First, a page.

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Tutorial-Running low on space on your SSD?

Discussion in 'General Hardware' started by ALMOSTunseen, Sep 8, 2012.

  1. ALMOSTunseen

    ALMOSTunseen

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    So, SSD's are fast and all, but the problem everyone has, is that they are very expensive, for a small amount of space. So this is a little tutorial for people that want to squeeze every last gigabyte out of their SSD.
    This is for Windows 7, i'm sure it is similar on other versions of Windows.
    Things Required-
    1. An SSD (Oh really?)
    2. The ability to change and remove windows files
    3. [Optional] A 2nd drive/HDD
    WARNING
    You will be moving/changing/removing windows files. I am not responsible for you corrupting your windows or drives. I have done all the things shown in this tutorial, so there is some hope that is is safe:pimp:
    WARNING

    Some of the Data in the tutorial is from me, some is from websites, they will be credited.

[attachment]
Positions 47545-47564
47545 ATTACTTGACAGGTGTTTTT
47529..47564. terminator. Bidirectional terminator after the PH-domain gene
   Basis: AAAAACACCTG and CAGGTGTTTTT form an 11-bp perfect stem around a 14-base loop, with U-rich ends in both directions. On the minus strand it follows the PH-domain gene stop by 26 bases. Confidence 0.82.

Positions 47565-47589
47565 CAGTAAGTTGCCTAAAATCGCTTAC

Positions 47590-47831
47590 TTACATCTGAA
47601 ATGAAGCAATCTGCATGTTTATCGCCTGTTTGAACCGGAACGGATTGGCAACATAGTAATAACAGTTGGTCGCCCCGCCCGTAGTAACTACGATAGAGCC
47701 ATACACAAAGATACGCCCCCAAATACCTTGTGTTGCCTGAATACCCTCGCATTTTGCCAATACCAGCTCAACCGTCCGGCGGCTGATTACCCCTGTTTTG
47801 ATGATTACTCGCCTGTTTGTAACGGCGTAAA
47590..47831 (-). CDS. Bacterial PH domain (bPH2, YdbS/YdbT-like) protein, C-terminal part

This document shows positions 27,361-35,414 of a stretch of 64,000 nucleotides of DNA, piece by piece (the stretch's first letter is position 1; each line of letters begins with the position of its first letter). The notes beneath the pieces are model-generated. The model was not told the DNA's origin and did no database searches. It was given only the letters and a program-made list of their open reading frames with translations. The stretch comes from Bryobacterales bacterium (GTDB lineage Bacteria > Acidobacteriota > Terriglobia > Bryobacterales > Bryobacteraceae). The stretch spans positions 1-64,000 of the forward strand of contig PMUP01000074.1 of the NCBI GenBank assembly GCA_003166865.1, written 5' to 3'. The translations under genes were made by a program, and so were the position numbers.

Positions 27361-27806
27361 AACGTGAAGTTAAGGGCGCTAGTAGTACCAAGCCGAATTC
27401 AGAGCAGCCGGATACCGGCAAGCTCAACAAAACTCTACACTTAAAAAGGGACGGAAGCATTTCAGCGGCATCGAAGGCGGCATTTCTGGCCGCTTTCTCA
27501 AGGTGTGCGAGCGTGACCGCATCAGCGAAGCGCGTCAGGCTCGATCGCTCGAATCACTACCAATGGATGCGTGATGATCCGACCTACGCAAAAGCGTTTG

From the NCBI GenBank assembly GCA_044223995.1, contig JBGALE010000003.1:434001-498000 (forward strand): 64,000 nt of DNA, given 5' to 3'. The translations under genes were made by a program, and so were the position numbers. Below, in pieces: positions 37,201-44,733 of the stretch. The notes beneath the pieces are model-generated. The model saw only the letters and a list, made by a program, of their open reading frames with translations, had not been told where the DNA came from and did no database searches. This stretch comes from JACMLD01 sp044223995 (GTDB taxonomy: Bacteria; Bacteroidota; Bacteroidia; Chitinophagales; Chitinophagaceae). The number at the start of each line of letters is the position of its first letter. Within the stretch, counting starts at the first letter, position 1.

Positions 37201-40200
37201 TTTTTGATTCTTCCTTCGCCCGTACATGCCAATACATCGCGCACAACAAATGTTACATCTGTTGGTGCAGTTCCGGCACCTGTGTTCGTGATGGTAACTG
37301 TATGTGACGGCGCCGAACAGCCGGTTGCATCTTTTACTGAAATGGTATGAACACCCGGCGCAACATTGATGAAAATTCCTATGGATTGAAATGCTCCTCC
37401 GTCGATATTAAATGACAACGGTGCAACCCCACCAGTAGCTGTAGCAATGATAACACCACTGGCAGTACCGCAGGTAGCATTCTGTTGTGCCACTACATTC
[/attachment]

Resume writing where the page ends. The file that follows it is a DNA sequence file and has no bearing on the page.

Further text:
Well, Lets get going.
    Pagefile.sys
    This file is used on computers that do not have enough ram. When you computer Maxes out its ram, it starts writing the RAM data onto your hard drive in the Pagefile.sys File. This file size is equivalent to your RAM, e.g. 8gb ram, 8gb Pagefile.sys.
    So if know that your computer never maxes out its ram, or you have more then 8-12GB of ram, here is where your 2nd HDD comes in handy.


    Control Panel/System/Advanced system settings/Performance/Settings/Advanced/Change
    (Yeah, thats allot of advanced dialogue boxes, if your scared about venturing this deep into windows, leave now)
    So there are 2 Options you can do here-

    A)Move the File too your second HDD(Recommended)
    On your first drive, set the paging file too, "No Paging file" Then hit set.
    On the second drive, set the paging file too, "System Managed Size" Then hit Set.
    The reason I like this option, is if your system ever maxes out, there is still a backup, just it won't be as fast.

    B)Change The amount of space allocated or REMOVE the Pagefile.sys File(Not Recommended)